Originally published on Visionary Artistry Mag with photos here: http://www.visionaryartistrymag.com/2016/01/paul-chatem-art-made-mobile/
In an art museum you see pieces you hate, pieces that you love and some that you are indifferent toward, then you move on to the next piece. The experience is one dimensional, and honestly it can be boring unless you’re looking for a specific artist that you admire. If you already know that you like something, it takes away from the experience of discovering it and experiencing it. Really, there’s only so much to experience if all you can do is look.
Paul Chatem’s art doesn’t only speak to viewers, it draws them in and moves with them. Chatem’s most fascinating pieces contain clockwork. He’s a woodworker and an artist. Viewers become part of the art by moving a lever or turning a gear that makes the art move. His characters and stories come to life by using your hands. “I wanted to do something that drew people in and made them want to spend time in front of my work,” Chatem said with Creep Machine, an art blog.
Comic books influence his work. That inspiration is seen through his use of distinct, clean lines and the use of storytelling in his pieces. He is also inspired by vintage advertising and animation. Both are immediately recognized through the characters in his art. These characters in each story are important to Chatem. They perpetuate the plot line that he wants the viewer to understand. He specifically chooses human characters so his audience has something to relate to in his art.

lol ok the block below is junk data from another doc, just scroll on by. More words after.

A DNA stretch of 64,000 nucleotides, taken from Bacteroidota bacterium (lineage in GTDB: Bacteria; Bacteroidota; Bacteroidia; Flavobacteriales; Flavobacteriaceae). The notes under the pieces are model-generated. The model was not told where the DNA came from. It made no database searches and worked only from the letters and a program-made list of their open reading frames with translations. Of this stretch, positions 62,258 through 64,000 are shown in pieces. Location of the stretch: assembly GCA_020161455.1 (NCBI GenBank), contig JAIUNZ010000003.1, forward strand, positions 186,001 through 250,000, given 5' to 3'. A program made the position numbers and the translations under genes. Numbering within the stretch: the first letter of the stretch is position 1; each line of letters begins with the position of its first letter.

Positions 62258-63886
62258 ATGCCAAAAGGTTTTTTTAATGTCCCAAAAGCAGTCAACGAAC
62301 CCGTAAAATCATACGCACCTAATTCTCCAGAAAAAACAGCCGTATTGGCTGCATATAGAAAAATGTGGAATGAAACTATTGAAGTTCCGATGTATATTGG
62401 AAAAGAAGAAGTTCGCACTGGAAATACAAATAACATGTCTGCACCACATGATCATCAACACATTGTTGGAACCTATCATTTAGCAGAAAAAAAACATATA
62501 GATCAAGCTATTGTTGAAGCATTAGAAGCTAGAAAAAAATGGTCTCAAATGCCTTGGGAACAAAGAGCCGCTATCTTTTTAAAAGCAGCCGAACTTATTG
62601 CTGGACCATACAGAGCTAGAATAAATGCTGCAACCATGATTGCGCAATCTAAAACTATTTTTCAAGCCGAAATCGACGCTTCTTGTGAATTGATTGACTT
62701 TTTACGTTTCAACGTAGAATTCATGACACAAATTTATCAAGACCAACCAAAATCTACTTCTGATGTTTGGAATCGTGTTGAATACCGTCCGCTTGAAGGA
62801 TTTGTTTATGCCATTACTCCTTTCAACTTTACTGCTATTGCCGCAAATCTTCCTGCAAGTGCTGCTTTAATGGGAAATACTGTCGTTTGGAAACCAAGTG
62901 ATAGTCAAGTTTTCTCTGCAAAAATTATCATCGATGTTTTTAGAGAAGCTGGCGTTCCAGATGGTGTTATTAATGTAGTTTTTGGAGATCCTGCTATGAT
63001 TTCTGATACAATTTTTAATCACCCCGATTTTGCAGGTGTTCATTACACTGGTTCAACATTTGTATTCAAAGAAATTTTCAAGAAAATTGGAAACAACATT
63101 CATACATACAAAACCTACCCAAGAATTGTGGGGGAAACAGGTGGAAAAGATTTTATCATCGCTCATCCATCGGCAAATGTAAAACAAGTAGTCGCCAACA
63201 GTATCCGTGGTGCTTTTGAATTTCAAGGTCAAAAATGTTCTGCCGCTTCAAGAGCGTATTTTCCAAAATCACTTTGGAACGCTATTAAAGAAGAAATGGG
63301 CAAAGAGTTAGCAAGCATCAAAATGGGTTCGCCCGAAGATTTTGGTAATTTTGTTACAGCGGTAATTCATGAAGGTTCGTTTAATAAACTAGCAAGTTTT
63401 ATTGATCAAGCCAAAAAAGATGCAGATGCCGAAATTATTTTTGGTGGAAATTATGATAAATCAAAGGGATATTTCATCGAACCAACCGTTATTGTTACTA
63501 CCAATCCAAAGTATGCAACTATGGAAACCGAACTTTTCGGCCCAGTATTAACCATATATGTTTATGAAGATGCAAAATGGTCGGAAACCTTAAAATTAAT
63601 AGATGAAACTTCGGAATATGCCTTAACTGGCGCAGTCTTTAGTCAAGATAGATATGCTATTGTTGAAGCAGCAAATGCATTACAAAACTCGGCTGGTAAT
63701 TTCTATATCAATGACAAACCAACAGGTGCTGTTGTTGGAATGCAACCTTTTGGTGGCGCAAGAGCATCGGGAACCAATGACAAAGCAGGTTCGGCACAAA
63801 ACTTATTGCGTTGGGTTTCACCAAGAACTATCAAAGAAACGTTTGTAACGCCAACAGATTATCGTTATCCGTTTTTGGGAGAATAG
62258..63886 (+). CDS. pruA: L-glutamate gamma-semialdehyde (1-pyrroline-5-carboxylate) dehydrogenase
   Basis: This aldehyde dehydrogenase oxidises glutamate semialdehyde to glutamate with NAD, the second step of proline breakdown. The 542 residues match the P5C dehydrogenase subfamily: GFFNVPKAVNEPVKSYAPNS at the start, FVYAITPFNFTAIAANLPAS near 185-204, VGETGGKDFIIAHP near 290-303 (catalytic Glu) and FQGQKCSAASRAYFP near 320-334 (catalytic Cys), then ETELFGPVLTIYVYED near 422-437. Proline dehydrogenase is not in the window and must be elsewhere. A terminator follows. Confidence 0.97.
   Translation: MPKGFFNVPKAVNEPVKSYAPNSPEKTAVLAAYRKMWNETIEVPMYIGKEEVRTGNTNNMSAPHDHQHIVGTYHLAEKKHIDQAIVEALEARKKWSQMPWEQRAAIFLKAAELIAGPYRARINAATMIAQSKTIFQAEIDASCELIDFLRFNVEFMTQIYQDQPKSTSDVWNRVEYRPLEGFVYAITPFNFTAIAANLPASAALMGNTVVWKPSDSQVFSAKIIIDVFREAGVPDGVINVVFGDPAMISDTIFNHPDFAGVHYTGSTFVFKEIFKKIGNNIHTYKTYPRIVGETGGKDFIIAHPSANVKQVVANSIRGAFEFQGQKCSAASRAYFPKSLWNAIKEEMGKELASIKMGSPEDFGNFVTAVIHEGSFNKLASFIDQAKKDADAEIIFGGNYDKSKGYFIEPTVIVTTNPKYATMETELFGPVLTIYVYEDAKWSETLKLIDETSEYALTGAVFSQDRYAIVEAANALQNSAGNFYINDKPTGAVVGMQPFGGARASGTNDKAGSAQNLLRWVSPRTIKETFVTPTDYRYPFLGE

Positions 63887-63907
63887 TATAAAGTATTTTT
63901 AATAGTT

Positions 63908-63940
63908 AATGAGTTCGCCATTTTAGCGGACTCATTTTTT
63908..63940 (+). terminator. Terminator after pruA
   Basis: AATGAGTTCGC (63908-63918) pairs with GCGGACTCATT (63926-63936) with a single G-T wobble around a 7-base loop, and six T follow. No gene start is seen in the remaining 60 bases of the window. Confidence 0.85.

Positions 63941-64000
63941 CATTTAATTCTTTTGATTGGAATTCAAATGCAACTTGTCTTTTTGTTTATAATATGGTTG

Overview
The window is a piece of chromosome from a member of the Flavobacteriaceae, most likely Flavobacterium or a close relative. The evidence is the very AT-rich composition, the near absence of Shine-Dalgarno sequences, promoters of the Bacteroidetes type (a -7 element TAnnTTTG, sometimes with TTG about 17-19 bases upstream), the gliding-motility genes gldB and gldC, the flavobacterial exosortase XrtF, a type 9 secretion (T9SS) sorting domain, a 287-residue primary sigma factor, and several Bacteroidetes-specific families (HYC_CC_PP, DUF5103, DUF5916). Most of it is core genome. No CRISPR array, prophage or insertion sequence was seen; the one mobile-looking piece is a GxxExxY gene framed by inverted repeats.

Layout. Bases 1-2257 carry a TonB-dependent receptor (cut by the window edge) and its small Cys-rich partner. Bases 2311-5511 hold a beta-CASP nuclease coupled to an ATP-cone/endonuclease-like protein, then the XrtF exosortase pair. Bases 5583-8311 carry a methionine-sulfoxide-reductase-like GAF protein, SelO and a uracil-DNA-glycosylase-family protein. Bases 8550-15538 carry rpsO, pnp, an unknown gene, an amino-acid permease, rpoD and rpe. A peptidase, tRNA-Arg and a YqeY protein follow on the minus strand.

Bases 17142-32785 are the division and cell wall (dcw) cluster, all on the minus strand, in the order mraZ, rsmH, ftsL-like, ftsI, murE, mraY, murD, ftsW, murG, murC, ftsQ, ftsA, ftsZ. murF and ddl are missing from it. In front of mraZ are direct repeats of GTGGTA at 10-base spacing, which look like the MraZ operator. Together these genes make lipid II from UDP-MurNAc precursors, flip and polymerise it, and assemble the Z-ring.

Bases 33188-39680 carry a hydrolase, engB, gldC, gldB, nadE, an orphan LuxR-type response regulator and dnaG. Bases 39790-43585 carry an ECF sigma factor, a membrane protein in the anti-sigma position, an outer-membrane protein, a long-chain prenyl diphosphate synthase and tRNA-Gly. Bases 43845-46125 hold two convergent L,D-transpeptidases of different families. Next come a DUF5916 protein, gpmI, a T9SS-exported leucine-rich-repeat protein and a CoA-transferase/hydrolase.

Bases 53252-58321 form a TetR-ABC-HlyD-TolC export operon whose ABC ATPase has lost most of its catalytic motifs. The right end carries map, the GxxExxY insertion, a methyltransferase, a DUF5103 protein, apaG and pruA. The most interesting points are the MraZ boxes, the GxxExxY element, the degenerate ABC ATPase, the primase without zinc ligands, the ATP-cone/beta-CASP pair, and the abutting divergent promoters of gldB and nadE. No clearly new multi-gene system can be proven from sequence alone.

For his show “Another Man’s Hero,” the comic inspiration is apparent, but it contains a slight twist. “The subject matter in the new show is a mixture of characters that ride the fine line between right and wrong. The main idea of the show was to explore the idea of one person’s perspective of themselves versus how others see them. One man’s hero is another man’s villain,” Chatem explained to the contemporary art and culture website Warholian. So, while he wants to give us something to relate to, we also need to think – we need to consider our positions and our actions and realize we all may not be the hero of the story.
Chatem was born in Bellevue, Wash., but grew up in La Crescenta, Calif., the outskirts of Los Angeles. He got his bachelor’s degree fromKansas City Art Institute. After receiving that degree, he showed his art in coffee shops and art shows in Los Angeles. The difference between the rich and the poor is the main theme in all of his works. People are looking for something to help them escape. In his art, there is no representation of that escape because it can’t be found. The escape doesn’t exist, the nightmarish theme is something he saw first-hand living in La Crescenta with its relation to Los Angeles.
Another recurring object in Chatem’s work is theIshihara Color Test. The cards with colored dots are used to test for color-blindness. Several pieces contain the color test because he wanted to push himself as an artist. It gives us a look into Chatem’s life. By looking at his works, you’d never guess. As Creep Machine’s Joshua G said in a review of Chatem’s work, he never would have guessed that Chatem is colorblind by looking at his pieces “… since the colors he uses are so harmonious and consistent, but that’s obviously a sign of a skilled artist.”
In future pieces, Chatem explains that he wants to continue to push himself in his art and woodwork. He promises to devote as much time and energy that he can so people won’t be able to predict what they’ll experience with his art.
Chatem’s art interacts with the audience. You can create action by controlling the movement that he brings to his pieces. Instead of just staring and moving on to the next piece, you can take the time to really get involved.